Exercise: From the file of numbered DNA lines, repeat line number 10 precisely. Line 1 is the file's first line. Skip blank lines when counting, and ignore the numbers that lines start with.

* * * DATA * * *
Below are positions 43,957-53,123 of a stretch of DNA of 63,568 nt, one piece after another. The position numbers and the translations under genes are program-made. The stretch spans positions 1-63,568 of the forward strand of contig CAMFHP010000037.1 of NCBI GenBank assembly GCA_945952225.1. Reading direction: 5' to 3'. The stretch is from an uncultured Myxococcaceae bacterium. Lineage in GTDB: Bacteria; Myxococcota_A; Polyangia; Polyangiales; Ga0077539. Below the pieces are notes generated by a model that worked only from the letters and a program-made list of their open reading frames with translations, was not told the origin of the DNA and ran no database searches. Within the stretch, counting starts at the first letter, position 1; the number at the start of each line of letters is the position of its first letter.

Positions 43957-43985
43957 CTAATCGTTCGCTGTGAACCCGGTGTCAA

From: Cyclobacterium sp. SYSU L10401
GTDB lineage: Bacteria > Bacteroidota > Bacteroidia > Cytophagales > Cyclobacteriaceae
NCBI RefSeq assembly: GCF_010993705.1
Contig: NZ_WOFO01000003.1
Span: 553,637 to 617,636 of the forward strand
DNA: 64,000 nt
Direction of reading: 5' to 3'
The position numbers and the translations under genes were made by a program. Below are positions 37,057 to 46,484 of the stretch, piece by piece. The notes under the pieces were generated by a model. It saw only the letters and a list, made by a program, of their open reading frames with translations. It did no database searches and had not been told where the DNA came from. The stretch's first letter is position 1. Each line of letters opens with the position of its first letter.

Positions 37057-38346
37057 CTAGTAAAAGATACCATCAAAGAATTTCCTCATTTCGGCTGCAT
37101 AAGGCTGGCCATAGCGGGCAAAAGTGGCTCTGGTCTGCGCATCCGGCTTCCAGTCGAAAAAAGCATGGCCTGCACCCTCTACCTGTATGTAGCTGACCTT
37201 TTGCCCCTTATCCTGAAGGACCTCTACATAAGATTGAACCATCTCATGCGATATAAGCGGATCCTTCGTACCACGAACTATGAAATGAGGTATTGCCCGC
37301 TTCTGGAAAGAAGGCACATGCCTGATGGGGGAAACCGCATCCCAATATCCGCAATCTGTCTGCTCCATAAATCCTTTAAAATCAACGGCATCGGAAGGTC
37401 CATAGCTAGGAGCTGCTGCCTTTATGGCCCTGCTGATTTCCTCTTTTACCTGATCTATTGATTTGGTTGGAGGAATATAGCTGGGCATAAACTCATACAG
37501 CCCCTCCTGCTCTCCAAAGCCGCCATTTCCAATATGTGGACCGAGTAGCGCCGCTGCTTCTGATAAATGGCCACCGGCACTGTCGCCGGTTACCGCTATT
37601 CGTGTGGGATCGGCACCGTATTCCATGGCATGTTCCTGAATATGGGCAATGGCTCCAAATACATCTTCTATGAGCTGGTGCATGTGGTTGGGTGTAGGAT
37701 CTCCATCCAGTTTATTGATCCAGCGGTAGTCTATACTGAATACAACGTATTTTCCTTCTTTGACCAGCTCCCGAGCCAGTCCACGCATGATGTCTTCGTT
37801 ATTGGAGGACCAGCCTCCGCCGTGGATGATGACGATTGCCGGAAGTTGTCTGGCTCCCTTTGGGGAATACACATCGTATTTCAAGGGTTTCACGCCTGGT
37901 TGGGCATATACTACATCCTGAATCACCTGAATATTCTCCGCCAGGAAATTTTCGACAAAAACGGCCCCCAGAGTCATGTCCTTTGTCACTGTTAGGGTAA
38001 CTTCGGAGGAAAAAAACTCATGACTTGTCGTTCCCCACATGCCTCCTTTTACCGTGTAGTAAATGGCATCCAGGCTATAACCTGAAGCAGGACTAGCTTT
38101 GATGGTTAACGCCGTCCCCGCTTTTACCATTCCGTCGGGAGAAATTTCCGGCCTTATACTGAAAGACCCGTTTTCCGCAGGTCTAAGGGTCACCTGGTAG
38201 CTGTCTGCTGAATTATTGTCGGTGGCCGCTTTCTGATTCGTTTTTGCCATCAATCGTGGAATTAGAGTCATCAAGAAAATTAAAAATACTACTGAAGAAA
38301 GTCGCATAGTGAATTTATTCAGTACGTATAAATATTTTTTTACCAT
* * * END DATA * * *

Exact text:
Direction of reading: 5' to 3'